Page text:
Wednesday, 29 September 2010

Drawing Hope

The draw debate continues, although it is spilling over into a broader criticism of Peter Nordsted’s book Premier Football Betting Handbook 2010/2011 which I haven’t actually read, so I can’t really make any comment about.

I do find it interesting though that some people are missing the obvious, which is that however he finds them, these draw selections of Peter's are value if backing them is consistently profitable, which his method appears to be.

When it comes to the draw price in matches “involving vaguely similarly matched teams” the price is in a fairly narrow range, with slight differences between leagues, so if the Elo ratings continue to predict draws at anywhere close to their current strike rate (37.84%), then a draw price in the 3.3 to 3.5 range is clearly huge value.

It is suggested that “If there has been value on these selections over this long period of time then you can be (fairly) sure the market will be, and has been, reacting”. Doesn't this rather presume that the market would somehow know what my selections were? Only my spreadsheet knows, and it only tells me when I enter in the appropriate numbers each week. Draws will continue to hit overall at the rate that they have hit over many years. Generally speaking, the price will not move unless the overall rate of draws increases for some reason.

Also, the draw price is arguably more stable than prices on individual teams, and is almost a pivot around which the home and away prices adjust. It's also been said that the draw is unpopular with backers, and although that may have been the case a few years back, I doubt that it is true now, especially on the exchanges. The percentage of drawn games has remained constant over the years, but even if the draw price on my spreadsheet’s selections were to drop, it would need to be a significant drop in price to make it a losing proposition.

Anonymous says "Your method of selecting draws is never going to select a draw in a "mismatch" or anything approaching a mismatch".

This is, of course, correct. Any objective ratings system that predicted a draw between two mismatched teams, after accounting for form and home advantage, would be one strange rating system. Maths doesn't work like that.

But having said that, by comparing the expected margin of victory with the prices available, the spreadsheet does often suggest that an expected winner isn’t value, so while not actually predicting the draw, we can infer that the draw and underdog prices are value, and lay the favourite. There is more than one way to skin a cat.

Looking ahead to tonight's big games in the Conference, and there is one draw predicted - Eastbourne Borough v Rushden and Diamonds at 3.55. Draw predictions in this league are hitting at exactly 33.33% this young season, up from last year hopefully the result of more accurate ratings!


Anonymous said...

No, the market doesn't need to know your selections. If the price on a certain outcome is consistently incorrect, which you infer by the insistence your picks offer value, then you can expect the market to "correct" over a course of time (the old chestnut of market efficiency, or a form of).

It's an almighty IF to suggest your picks will continue to return 37% or so. Historically speaking, it's almost certain they won't. I don't know your sample size, but that figure seems to be based on just part of last season in which case the sample size is, of course, insignificant.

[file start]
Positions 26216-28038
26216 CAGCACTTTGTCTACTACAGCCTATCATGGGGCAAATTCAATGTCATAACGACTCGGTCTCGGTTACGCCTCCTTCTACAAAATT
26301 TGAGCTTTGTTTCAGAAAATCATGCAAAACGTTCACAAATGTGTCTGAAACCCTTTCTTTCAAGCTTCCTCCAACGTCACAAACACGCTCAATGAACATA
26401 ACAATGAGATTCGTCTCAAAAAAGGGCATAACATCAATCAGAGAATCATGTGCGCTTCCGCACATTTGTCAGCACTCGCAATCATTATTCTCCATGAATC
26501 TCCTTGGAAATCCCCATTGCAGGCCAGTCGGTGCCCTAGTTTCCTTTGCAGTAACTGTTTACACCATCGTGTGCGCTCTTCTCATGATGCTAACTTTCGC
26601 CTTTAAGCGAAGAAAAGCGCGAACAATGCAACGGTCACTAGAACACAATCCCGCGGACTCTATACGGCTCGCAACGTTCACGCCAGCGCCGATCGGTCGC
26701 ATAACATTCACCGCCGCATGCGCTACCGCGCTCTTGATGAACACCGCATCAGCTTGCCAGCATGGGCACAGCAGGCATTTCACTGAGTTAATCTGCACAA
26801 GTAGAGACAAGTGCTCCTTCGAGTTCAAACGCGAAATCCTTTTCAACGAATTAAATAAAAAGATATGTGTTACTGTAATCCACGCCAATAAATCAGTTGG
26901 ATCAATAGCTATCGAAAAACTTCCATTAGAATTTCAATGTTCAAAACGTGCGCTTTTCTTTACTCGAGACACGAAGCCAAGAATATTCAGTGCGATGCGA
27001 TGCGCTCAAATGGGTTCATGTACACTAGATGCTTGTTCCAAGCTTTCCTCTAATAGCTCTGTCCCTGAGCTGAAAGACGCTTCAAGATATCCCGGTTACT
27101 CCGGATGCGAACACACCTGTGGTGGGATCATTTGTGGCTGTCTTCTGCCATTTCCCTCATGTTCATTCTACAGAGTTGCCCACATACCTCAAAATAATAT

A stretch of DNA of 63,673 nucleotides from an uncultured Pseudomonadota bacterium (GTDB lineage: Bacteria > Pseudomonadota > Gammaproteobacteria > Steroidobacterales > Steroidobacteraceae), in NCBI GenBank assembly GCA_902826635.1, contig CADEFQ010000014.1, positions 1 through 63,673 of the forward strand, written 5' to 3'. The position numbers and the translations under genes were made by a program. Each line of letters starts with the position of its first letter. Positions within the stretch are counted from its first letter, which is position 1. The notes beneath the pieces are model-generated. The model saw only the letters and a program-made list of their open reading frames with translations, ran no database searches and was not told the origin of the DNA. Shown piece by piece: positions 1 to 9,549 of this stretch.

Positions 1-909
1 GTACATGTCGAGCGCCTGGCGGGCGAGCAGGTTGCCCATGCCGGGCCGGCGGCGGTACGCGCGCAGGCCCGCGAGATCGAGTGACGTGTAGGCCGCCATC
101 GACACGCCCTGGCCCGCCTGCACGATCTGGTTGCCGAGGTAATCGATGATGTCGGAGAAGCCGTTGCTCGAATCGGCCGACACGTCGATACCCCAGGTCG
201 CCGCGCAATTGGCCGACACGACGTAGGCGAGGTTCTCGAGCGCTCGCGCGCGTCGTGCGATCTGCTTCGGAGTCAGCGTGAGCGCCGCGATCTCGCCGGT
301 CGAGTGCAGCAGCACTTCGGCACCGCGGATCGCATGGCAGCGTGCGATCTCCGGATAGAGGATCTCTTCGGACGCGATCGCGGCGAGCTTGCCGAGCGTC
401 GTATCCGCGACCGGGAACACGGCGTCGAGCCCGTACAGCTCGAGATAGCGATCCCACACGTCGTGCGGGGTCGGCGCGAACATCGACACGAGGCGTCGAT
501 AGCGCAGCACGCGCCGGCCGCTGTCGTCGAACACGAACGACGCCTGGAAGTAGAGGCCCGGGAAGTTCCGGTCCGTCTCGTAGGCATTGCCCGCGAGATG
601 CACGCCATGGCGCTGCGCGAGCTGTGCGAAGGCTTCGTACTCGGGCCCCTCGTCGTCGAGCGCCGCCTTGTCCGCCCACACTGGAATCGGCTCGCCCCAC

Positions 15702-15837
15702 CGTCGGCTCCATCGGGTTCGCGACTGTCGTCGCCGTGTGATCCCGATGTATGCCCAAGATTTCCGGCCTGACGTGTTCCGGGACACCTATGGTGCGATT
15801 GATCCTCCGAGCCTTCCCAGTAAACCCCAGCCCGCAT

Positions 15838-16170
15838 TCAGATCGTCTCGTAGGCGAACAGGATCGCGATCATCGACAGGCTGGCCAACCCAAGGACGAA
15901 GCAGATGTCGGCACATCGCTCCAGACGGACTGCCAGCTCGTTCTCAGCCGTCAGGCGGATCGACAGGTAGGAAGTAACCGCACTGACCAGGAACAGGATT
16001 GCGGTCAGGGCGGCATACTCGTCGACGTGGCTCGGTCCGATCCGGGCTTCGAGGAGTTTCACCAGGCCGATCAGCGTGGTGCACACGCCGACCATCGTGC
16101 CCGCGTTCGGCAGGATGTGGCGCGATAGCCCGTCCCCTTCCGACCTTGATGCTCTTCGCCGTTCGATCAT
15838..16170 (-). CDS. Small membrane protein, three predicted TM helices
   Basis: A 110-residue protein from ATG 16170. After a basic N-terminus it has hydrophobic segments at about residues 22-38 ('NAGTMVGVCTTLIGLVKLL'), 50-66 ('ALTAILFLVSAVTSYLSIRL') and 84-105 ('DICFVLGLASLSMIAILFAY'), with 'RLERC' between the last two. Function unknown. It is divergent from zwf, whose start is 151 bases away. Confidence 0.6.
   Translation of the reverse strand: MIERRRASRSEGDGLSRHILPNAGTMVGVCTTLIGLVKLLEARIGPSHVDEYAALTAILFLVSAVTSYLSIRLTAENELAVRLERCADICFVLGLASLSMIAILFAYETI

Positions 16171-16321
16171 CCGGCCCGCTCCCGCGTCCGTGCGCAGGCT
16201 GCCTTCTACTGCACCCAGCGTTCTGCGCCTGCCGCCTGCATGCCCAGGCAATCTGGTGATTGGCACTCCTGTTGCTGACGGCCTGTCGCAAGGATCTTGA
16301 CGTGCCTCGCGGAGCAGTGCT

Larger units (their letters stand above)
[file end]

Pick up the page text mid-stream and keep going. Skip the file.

A big factor in draw expectations is obviously the total goals expected. I don't know for sure, but I suspect your projections fail to take this into account. The lower the goals the more likely the draw - obviously.

A salient point you make is "Draws will continue to hit overall at the rate that they have hit over many years". Yes, pretty much true, unless a big factor in the game were to change (e.g. extra points for goals scored or no points for a draw (ain't going to happen but I remember in the 1980s when the equivalent of the Conference, the Gola League I think it was called, offered 3 points for an away win and 2 points for a home win which should have changed the dynamics of a game. As did the introduction of three points for a win - which saw a pronounced increase in home advantage and, probably (haven't checked) an increase in goals and hence decrease in draws. Anyway, the point I was going to make is that the draw should indeed continue to hit at the same (well, similar) rate. And that rate sure as hell ain't 37%, even in the type of match you are predicting the draw in.

It's almost unthinkable that you can consistently hit at a % equivalent to a price of 2.66 on an outcome generally priced in the 3.3 - 3.5 range you mention. Sorry, but the market is never going to be that wrong in the modern age.

Now, I'm not saying the draw isn't ever value. I think it is. But rarely is it the enormous value you make out. There are certain match situations - not confined to dodgy Italian results - which contribute to a likely (relatively) higher probability of a draw. But, in the main, this would probably involved getting a price of 3.25 or so on a 3.00 shot. Nice value for sure.

An important point which you haven't addressed is how you price the draw when your system predicts a draw. You can't simply back an outcome blind without looking at the price and, to the best of my knowledge, your system has shown no price sensitivity whatsoever.

Hope that helps.

Anonymous said...

One error (at least)- apologies. "Sorry, but the market is never going to be that wrong in the modern age"

Not strictly true. But certainly not on a consistent basis.

Anonymous said...

Dont bother reading the book its a sales pitch for his service.